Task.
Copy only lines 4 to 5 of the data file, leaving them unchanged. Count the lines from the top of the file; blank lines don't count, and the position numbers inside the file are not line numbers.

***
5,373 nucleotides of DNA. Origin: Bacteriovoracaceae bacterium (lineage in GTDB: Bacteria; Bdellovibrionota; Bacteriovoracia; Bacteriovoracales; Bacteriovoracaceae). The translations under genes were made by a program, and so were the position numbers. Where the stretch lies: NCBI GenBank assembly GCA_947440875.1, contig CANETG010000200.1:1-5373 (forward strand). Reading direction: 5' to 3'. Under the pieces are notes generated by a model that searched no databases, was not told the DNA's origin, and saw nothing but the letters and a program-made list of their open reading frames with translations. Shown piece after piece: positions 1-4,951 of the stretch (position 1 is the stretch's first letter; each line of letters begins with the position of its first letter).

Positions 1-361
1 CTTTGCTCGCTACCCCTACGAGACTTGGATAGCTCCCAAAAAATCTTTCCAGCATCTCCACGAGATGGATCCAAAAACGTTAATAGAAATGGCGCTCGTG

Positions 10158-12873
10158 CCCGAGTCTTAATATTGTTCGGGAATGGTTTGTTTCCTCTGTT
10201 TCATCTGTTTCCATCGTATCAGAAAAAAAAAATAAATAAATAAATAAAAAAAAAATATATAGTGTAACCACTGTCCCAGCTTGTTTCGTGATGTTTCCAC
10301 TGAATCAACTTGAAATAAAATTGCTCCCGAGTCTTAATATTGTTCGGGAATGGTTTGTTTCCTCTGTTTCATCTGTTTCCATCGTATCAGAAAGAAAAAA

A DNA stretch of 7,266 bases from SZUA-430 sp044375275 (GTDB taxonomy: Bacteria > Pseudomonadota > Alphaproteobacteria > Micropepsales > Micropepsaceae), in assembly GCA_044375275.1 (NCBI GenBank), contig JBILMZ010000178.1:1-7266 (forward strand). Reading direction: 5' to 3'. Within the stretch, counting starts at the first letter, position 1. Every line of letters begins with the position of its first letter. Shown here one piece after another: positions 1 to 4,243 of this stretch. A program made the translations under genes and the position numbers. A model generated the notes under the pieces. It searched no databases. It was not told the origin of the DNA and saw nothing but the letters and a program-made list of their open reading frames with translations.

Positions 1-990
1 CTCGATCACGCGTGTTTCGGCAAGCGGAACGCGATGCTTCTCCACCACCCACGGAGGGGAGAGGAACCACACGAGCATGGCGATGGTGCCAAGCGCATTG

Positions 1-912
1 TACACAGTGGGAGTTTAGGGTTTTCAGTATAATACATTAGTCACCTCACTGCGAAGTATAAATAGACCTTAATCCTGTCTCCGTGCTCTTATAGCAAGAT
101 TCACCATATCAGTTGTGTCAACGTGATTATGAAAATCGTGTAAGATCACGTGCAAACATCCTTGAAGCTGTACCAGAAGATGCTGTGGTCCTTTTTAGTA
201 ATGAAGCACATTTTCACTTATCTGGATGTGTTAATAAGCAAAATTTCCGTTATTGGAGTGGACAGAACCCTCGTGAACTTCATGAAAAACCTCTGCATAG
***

Positions 10158-12873
10158 CCCGAGTCTTAATATTGTTCGGGAATGGTTTGTTTCCTCTGTT